Limited information was available on the impact of dry AMD on work loss and productivity. The total annual loss in gross domestic product from dry and early AMD was estimated at approximately $24 billion in the United States in 2003, including an estimated salary loss of approximately $17 billion attributable to dry AMD and mild visual loss.
      • Brown MM
      • Brown GC
      • Stein JD
      • et al.
      Age-related macular degeneration: economic burden and value-based medicine analysis.
      The estimated annual gross domestic product loss for all AMD was approximately $30 billion in the United States and $2.6 billion in Canada, driven by lower employment rates and lower mean wages for those with AMD.
      • Brown MM
      • Brown GC
      • Stein JD
      • et al.
      Age-related macular degeneration: economic burden and value-based medicine analysis.
      Although AMD is typically viewed as a disease of older individuals, Brown et al
      • Brown MM
      • Brown GC
      • Stein JD
      • et al.
      Age-related macular degeneration: economic burden and value-based medicine analysis.
      examined employment rates for individuals with severe visual limitation and late AMD, defined as wet AMD, GA, or both. Using this definition, a cohort of patients 21 to 64 years of age was identified. Despite the inclusion of younger patients (a limitation of the study), employment rates for individuals with late AMD were less than half the rate for individuals without AMD (30.6% vs 78.2%). Mean wage was 38% lower for patients with severe visual loss (such as that associated with advanced AMD) compared with those without vision loss ($19,326 vs $31,182).
      • Brown MM
      • Brown GC
      • Stein JD
      • et al.
      Age-related macular degeneration: economic burden and value-based medicine analysis.

       Humanistic Burden

       Study Selection and Characteristics

      Of the 577 records identified in the search, 8 publications were included (Figure 1D). Two publications examined general quality of life, 4 reported on VRQoL (including 1 abstract), 1 reported on utility values, and 1 reported on depression and anxiety prevalence. Two abstracts reported on the knowledge gaps for humanistic burden in dry AMD. Four studies assessed the humanistic burden of dry AMD,
      • Schmier JK
      • Rajput Y
      • Patel SS
      • Singh RP
      • Nielsen JS
      Geographic atrophy disease burden: Need for better characterization.
      • Schmier JK
      • Rajput Y
      • Singh RP
      • Patel SS
      • Nielsen JS
      Engaging patients, caregivers, and physicians to understand the burden of illness of geographic atrophy.
      • Taylor DJ
      • Hobby AE
      • Binns AM
      • Crabb DP
      How does age-related macular degeneration affect real-world visual ability and quality of life? A systematic review.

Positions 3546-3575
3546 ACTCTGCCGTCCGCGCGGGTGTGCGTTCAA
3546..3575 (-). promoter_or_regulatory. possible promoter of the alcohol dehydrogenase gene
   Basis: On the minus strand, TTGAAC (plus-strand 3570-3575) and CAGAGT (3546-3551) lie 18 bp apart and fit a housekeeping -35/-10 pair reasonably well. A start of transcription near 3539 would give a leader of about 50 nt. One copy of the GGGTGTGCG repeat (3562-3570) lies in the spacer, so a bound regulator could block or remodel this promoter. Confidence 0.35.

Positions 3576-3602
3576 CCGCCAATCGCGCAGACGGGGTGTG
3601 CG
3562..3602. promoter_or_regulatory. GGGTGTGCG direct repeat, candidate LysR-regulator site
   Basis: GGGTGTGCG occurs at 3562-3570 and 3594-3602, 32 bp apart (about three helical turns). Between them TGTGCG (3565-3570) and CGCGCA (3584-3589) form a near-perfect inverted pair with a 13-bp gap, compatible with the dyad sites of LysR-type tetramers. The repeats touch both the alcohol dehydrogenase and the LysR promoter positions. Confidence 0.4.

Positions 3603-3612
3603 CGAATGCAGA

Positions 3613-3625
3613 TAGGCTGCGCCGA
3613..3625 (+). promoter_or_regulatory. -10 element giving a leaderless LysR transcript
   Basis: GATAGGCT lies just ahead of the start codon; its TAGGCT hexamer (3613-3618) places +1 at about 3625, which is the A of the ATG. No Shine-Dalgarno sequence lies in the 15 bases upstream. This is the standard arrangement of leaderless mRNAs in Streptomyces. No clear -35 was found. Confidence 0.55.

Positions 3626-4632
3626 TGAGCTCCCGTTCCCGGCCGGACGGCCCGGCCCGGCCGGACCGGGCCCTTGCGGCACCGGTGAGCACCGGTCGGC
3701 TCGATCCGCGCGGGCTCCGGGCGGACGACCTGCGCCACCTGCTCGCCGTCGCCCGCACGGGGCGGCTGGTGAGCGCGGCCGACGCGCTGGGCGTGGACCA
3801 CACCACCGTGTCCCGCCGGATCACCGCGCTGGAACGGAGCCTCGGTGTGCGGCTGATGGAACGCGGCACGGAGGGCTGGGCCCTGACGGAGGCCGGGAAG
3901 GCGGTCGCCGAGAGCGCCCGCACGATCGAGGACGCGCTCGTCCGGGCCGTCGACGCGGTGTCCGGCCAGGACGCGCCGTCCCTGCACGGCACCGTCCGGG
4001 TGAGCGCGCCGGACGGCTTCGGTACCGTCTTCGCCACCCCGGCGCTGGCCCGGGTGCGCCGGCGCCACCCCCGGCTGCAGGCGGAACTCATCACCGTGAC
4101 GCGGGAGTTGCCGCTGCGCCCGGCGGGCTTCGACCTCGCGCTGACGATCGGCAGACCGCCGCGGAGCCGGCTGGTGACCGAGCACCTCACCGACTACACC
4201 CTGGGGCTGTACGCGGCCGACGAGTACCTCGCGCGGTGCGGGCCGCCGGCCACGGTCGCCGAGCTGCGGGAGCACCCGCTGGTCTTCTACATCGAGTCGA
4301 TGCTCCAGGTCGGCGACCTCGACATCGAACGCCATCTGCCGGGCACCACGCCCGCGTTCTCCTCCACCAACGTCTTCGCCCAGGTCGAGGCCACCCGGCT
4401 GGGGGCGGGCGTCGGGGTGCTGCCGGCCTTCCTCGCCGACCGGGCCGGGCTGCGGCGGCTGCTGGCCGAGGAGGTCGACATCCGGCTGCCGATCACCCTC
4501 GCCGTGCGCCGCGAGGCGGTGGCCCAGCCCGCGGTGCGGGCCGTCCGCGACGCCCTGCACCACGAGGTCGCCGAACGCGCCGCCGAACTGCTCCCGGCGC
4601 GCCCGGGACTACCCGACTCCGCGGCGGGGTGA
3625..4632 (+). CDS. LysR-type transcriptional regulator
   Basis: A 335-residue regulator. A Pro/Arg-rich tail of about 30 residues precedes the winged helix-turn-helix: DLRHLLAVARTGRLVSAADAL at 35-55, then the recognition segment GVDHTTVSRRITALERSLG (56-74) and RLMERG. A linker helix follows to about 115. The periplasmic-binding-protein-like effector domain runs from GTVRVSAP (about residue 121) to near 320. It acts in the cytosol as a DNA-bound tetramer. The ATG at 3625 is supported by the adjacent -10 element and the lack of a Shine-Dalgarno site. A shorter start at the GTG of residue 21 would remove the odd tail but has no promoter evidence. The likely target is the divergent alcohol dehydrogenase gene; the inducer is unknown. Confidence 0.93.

• Wang F
      • Fries M
      • Wurzelmann JI
      • et al.
      Patient-reported visual function in patients with geographic atrophy secondary to age-related macular degeneration (AMD): baseline characteristics of the BAM114341 cohort.
      and 4 studies assessed the humanistic burden of late AMD.
      • Butt T
      • Dunbar H
      • Morris S
      • Orr S
      • Rubin G
      Patient and public preferences for health states associated with AMD.
      • Choudhury F
      • Varma R
      • Klein R
      • et al.
      Age-related macular degeneration and quality of life in Latinos: the Los Angeles Latino Eye Study.
      • Dawson SR
      • Mallen CD
      • Gouldstone MB
      • Yarham R
      • Mansell G
      The prevalence of anxiety and depression in people with age-related macular degeneration: a systematic review of observational study data.
      • Mangione CM
      • Gutierrez PR
      • Lowe G
      • Orav EJ
      • Seddon JM
      Influence of age-related maculopathy on visual functioning and health-related quality of life.
      The only humanistic outcome reported for dry AMD specifically was VRQoL; no dry AMD–specific studies were available for HRQoL or depression and anxiety. None of the publications focused on caregiver impact.
      The SIGN level of evidence for all identified studies was either A (ie, high quality meta-analysis, systematic reviews of RCTs, or RCTs with a very low risk of bias, n = 2) or B (n = 6; Supplemental Table III).
      Few studies focused on the humanistic burden of dry AMD. One identified study was conducted to understand humanistic burden knowledge gaps in dry AMD.
      • Schmier JK
      • Rajput Y
      • Patel SS
      • Singh RP
      • Nielsen JS
      Geographic atrophy disease burden: Need for better characterization.
      ,
      • Schmier JK
      • Rajput Y
      • Singh RP
      • Patel SS
      • Nielsen JS
      Engaging patients, caregivers, and physicians to understand the burden of illness of geographic atrophy.
      Phase I of this 3-phase study was a literature review to identify the impact of dry AMD on HRQoL, functioning, and economic burden and to catalog instruments used to assess burden in patients with dry AMD. Phase I findings outlined that only 1 publication (of 318 identified) focused on dry AMD, whereas others were on late AMD (no dry vs wet distinction). No studies were identified on the mental health burden of dry AMD, and the authors found a lack of consensus on dimensions of functioning relevant to patients with dry AMD or instruments that should be used to assess them.
      • Schmier JK
      • Rajput Y
      • Patel SS
      • Singh RP
      • Nielsen JS
      Geographic atrophy disease burden: Need for better characterization.